Riverside Center Dinner Theater presents Hank Williams: Lost Highway, by Randal Myler and Mark Harelik. David Hemsley Caldwell directs this biopic revue of the iconic, troubled artist alongside Musical Directors Robbie Limon and David Hemsley Cadwell. Together, this trio of directors inspire an excellent production that is filled with exceptional musical numbers, humorous dialogue, and tragic circumstances.
Scenic Coordinators Stefannie Smith, Geoff McPherson, and Matthew Westcott segment the stage into three main sets, the main area being a plat formed stage for a live country band that is framed by an old-time motor garage and Route 31 diner. The plot of this story spans Williams’ lifetime, 1923-1953, and takes us many places, from a small town in southern Alabama to the regal stage of the Grand Ole Opry. This is a lot of time and space to cover, and by using small details such as vintage aluminum signs and creaky rocking chairs, the effects are both efficient and authentic. Lighting Designer Joseph Wallen lends a lot to the drastic changes by going from subdued, muted tones to fancy spot work, and Costumer Gaye Law shows Williams’ success through his wardrobe, which gets finer as the show progresses.
However, the real star of the show is Hank Williams himself– or should I say, Robbie Limon, whose portrayal of the country singer is so powerful and precise that he may as well be the real deal. The show begins with a radio announcement of Hank Williams’ death, while his mother (Constance Shofi as the strong-willed Mama Lilly) reminisces about his humble childhood.
Elliot Dash is outstanding as Tee-Tot, a mentor figure for the Hank, who helps the young artist hone his craft (at one point saying, “go home, your scaring my chickens” to the warbly-voiced boy. Dash’s voice is supremely rich and powerful, with my favorite number of his being the moving “This is the Way I Do.”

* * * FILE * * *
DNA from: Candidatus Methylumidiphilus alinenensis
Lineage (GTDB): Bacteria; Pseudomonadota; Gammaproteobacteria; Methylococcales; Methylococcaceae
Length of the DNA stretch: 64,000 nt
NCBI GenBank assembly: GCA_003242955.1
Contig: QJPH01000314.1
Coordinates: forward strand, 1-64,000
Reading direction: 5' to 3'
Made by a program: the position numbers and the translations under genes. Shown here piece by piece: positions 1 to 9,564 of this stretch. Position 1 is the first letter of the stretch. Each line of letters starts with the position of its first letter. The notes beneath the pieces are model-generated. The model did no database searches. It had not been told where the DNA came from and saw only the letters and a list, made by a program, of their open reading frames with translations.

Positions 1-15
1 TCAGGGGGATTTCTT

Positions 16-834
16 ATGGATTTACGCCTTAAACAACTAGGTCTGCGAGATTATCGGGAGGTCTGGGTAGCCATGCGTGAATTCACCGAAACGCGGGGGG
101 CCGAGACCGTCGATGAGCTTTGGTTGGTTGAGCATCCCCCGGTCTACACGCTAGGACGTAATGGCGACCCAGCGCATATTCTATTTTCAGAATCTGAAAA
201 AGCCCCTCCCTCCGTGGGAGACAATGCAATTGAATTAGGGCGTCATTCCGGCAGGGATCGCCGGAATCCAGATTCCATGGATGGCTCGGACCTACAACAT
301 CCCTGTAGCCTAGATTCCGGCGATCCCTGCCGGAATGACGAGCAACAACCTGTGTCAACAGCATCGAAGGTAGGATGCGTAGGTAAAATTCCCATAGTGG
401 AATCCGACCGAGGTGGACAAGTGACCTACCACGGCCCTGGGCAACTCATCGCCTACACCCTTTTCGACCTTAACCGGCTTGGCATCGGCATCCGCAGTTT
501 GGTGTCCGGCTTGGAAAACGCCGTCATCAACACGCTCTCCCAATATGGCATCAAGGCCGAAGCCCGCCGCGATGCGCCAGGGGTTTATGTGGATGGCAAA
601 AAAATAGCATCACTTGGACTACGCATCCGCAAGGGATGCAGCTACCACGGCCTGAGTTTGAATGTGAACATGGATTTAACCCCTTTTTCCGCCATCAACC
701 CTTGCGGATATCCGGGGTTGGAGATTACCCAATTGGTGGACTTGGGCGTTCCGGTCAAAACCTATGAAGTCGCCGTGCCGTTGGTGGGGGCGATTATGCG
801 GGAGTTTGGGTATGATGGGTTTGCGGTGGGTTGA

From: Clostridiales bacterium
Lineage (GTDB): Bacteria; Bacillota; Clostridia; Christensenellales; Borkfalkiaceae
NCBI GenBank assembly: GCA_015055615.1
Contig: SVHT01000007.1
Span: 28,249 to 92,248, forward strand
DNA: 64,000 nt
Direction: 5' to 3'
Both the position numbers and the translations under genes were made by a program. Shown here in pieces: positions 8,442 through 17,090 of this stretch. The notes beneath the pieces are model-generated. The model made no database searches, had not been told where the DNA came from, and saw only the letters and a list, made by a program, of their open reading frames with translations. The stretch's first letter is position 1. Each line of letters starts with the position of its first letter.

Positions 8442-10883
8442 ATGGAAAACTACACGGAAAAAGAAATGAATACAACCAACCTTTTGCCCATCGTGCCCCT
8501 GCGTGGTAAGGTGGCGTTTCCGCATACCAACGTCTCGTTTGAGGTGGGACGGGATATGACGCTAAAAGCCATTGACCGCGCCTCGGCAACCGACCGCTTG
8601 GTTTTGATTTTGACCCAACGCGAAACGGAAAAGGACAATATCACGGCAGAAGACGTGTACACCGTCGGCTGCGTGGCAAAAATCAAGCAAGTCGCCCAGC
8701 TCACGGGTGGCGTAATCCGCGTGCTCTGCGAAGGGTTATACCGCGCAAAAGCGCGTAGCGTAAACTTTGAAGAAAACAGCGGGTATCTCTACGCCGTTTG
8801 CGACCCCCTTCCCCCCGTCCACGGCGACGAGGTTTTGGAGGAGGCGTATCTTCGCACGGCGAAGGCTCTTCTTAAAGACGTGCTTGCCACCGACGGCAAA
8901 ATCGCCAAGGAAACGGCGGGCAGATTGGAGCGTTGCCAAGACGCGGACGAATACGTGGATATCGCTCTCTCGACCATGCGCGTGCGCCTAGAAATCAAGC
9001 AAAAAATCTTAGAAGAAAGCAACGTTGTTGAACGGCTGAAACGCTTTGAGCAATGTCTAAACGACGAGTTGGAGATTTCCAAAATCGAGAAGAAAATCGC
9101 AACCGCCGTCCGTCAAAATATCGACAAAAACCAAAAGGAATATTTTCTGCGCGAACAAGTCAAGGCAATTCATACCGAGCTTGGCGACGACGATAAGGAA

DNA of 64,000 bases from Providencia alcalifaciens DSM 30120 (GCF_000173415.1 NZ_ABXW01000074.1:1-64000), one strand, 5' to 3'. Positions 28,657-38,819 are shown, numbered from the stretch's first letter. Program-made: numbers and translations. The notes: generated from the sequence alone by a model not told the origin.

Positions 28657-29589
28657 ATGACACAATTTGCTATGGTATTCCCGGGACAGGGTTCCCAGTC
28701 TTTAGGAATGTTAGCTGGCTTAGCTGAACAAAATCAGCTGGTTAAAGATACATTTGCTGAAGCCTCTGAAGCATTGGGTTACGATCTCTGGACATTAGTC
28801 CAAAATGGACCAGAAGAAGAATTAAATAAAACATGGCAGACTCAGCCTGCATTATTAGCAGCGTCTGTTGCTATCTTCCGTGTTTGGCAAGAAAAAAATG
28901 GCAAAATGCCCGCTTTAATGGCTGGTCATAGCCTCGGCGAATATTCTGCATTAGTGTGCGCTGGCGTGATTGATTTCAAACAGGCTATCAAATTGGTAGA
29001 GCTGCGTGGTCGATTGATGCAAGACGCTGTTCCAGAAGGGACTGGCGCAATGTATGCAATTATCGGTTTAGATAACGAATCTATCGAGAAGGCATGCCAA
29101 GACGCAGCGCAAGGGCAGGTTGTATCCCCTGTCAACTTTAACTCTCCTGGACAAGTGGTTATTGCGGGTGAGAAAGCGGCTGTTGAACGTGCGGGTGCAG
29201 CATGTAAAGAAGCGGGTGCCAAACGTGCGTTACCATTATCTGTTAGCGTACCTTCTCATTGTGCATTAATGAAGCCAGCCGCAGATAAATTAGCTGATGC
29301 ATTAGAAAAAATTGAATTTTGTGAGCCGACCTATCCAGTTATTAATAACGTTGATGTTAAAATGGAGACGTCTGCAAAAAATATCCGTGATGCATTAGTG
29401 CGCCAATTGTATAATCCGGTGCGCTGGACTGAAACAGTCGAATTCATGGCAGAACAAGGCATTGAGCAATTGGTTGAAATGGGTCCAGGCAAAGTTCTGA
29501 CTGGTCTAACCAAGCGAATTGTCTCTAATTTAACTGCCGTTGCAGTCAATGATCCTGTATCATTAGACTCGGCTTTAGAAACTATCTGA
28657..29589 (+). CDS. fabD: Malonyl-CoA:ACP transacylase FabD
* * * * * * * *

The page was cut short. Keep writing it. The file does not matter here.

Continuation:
As Hank matures, he teams up with his friends Jimmy Cherry (Jimmy) and Luke Gray (Leon) to create “Hank and the Drifting Cowboys,” a musical act managed by his mother. The band shows great potential, rousing the crowd with entertaining numbers such as “Honky Tonk Blues.” However, a chink in the armor arrives in the form of Audrey Williams (a humorous yet bittersweet performance by Jackie Fields), Hank’s young wife who insists on being a part of the act, despite the fact that her voice is horrendous (her rendition of “I’m Gonna Sing, Sing, Sing” is almost painful to watch). Hank’s growing hesitation to include his wife causes a bitter tension, and leads to martial turmoil. While Hank was able to create ground-breaking art through his problems (the popular number “I’m So Lonesome I Could Cry” had audience members in tears), it also took a serious toll on his emotional health. Hank seemed to have all the fame and success a person could want, but his personal troubles paired with heavy drinking plagued him until the end of his short life.
The cast of this production is extremely talented, and they were a joy to watch. Some of my favorite musical numbers were the lively “Jambalaya (On the Bayou)” and the classic “Your Cheatin’ Heart.” I took my father with me to this show, and he was excited about it because he grew up with Hank Williams’ music. My dad thoroughly enjoyed it (and he’s picky!), as well as the rest of the audience, who greeted the cast with a highly enthusiastic and well-earned standing ovation.
Riverside Center Dinner Theater’s production of Hank Williams: Lost Highway is an absolute must-see for country music fans and Hank Williams fans, and it is also just an all-around good time.
Running Time: Approximately two and a half hours, including one 15-minute intermission
Hank Williams: Lost Highway plays through September 14, 2014 at Riverside Center Dinner Theater – 95 Riverside Parkway, in Fredericksburg, VA. For tickets and reservations, call (540) 370-4300.